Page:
Now she's 30 years old, and an iconic figure as the first Asian of either sex to win a Grand Slam singles title. She has nothing to prove. But be warned: She's been to the quarterfinals of the last three events she's played (all big ones: Indian Wells, Miami and Stuttgart). I wouldn't put anything past her.

No. 10 Vera Zvonareva (No. 3): This 27-year-old Russian's story is similar to that of Wozniacki, although she's significantly older and has actually come closer to getting over the Grand Slam hump. Zvonareva had a career year at the Grand Slams in 2010, making finals at Wimbledon (losing to Serena Williams) and the U.S. Open (losing to Kim Clijsters). But as 2011 unfolded, it appeared that Zvonareva's great chance had come—and gone. She was stopped in the third round at Wimbledon and the quarterfinals of the U.S. Open, finishing the year at No. 7. Zvonareva has played so-so tennis this year, and his been out with a shoulder injury for a few weeks now.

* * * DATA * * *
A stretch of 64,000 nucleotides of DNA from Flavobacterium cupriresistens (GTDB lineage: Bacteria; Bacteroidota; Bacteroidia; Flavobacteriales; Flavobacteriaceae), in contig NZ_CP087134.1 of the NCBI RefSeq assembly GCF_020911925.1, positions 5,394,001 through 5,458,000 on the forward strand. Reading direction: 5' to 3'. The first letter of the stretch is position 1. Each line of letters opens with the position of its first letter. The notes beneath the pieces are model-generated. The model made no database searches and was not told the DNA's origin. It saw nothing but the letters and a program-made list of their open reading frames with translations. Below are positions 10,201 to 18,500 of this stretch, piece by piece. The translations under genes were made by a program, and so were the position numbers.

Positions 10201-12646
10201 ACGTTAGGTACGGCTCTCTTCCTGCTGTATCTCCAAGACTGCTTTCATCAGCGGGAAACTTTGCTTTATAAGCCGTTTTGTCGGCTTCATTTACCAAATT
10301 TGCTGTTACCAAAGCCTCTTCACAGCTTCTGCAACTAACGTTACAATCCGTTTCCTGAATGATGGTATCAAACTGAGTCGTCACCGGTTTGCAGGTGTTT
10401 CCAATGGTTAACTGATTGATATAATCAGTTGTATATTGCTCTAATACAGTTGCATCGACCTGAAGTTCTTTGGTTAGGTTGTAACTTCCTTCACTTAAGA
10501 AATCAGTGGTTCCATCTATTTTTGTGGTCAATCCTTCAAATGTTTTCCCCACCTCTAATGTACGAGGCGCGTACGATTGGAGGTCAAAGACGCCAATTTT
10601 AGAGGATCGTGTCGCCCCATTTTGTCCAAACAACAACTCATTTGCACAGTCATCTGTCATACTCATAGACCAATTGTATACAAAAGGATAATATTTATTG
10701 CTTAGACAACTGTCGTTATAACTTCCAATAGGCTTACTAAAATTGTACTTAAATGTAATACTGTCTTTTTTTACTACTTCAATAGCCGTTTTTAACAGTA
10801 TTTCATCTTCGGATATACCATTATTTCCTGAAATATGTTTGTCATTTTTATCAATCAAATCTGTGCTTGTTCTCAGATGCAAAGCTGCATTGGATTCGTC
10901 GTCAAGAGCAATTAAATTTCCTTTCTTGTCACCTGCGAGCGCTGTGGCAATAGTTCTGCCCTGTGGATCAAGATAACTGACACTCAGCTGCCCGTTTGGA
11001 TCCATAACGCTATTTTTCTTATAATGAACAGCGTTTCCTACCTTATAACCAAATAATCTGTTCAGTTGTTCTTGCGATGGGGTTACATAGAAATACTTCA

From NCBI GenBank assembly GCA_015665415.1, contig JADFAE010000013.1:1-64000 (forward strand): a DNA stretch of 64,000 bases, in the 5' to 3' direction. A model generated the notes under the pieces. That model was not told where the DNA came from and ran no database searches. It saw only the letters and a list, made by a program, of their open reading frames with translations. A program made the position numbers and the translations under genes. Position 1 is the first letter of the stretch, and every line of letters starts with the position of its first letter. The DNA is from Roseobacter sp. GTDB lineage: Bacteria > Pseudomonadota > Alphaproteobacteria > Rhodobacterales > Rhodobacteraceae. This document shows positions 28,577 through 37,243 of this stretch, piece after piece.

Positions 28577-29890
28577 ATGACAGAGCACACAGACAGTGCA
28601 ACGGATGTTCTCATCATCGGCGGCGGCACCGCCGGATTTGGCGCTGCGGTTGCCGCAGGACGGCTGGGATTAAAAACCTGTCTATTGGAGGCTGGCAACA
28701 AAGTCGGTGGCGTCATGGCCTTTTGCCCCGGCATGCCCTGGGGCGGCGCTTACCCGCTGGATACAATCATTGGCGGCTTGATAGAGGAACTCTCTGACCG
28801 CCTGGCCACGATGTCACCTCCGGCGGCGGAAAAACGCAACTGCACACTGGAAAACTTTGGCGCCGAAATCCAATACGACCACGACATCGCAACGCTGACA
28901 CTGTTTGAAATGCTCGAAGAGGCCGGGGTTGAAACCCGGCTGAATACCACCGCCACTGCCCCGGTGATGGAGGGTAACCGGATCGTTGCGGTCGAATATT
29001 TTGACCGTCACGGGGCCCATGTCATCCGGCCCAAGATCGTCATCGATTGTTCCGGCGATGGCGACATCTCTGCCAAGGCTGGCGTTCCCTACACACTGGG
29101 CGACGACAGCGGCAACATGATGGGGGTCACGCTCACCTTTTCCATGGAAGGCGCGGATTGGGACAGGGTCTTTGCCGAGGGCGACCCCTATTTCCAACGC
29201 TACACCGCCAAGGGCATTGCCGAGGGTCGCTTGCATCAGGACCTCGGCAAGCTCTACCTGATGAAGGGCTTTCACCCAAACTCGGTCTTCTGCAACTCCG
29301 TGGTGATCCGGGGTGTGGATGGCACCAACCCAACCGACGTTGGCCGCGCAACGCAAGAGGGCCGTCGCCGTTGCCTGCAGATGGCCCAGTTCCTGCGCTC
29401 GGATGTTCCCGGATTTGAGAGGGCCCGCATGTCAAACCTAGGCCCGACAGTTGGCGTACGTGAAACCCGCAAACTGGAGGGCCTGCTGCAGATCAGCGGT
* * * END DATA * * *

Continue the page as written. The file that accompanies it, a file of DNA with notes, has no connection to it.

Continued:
No. 11 Francesca Schiavone (No. 4): This is a fairly simple story, making it pretty hard to fault Schiavone. She's 31 years old and became a Grand Slam champion very late in life (at the 2010 French Open), for which she was much celebrated. In fact, she's still living in the afterglow. Schiavone got off to a good start this year, but she quickly fell of the pace and hasn't won two matches in a row since Brisbane, the first tournament of 2012. Still, the memory of her Roland Garros miracle just might inspire her to have one more good season on the red clay she loves.

PicNo. 17 Jelena Jankovic (No. 7): Nobody, but nobody, has had as much of a moth-to-flame relationship with success as Jankovic. Once again, she's been fluttering away from the heat and light—at least she has been for most of the year. Recently, though, she beat Svetlana Kuznetsova and Anastasia Pavlyuchenkova on clay in a Fed Cup tie, both in straight sets. Last week Jankovic retired after losing the first set to Wozniacki at Stuttgart, but she says she's fit and ready for Madrid.